“We are on the threshold of a cure. As we expected, Cecilia’s delusions have finally settled into a constant fixation. She believes she is the Empress Theodora. The belief permeates her every waking act. It’s painful to see, to be sure, but today we know how to treat such delusions. There is a specific medication, something new, which we here have developed” (and he nodded toward his assistant, who smiled). “We’ve already given the girl some trial injections with very good results. Her body is accepting them perfectly. We, therefore, feel certain that we can effect a complete cure. In full dosage, the medication will cause a kind of epileptic seizure, after which our Cecilia will be completely recovered.”
“Completely recovered? She’ll be like she was before?”
“She’ll come home with me? We’ll be together again? Oh, Doctor!”
“Now, let’s go,” the doctor interrupted and, leading the woman through a corridor, he stopped in front of a door and whispered, “She’s in there.” He pushed the door open, thrust his head in, and called out cheerfully, “Cecilia, your mother’s here.” Then he withdrew and motioned the woman to enter.
She stopped for a moment, dazzled by the white walls, then saw her daughter, who seemed to have become taller, standing next to the bed. The mother raised her arms, took two steps towards the girl, but felt frightened and stopped.
“Is that you, Mother dear? Thank you for having made such a long trip. They’ve treated you well, I hope, as befits the mother of the Empress?”
“Cecilia, darling,” moaned the woman, who, leaning forward, noticed for the first time that the girl was draped in a sheet, as though it were a long mantle. She reached her side, held her in her arms for a moment. The girl let her mother kiss her, then gently pushed her away.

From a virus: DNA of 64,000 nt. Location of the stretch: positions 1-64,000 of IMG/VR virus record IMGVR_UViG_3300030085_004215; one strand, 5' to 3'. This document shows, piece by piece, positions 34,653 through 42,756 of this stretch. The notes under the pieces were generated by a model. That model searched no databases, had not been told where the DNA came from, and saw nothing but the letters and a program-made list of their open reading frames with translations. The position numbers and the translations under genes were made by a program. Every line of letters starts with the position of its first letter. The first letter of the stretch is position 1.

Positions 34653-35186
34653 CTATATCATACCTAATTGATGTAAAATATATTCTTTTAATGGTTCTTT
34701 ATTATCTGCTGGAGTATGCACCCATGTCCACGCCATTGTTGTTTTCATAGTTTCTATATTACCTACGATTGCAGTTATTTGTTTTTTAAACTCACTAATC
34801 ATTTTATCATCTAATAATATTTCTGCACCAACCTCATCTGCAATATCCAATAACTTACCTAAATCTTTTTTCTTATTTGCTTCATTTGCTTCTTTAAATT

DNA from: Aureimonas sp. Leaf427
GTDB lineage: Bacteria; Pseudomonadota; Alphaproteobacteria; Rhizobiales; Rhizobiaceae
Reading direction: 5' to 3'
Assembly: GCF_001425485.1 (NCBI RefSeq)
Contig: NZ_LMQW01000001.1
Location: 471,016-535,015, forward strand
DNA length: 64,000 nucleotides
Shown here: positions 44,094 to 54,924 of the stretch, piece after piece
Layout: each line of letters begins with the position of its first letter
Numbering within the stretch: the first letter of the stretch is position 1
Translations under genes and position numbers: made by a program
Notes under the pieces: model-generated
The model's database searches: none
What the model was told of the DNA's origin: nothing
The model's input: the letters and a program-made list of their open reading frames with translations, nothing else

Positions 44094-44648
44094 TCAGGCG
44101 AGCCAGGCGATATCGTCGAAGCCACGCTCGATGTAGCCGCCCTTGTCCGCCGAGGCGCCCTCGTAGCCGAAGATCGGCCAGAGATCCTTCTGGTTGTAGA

“Mother dear, I’m terribly sorry that important obligations will keep me from spending much time with you today. Please sit down in that armchair,” she added, indicating a tiny seat at the foot of the bed.
The mother staggered, barely set her weight on the edge of the seat, and stammered meaninglessly. Cecilia, still standing, turned toward a corner of the room and spoke. “Ladies, prepare the blue suite for my mother; and guards, clear the antechamber, I won’t be giving any audiences today. Mother, come look out this window.”
Cecilia’s mother obeyed. At the window, she took a deep breath. Below her, all she saw was a small courtyard with a strip of green edged in daisies. She turned toward her daughter again, uncertain whether to remain at the window or return to the girl’s side.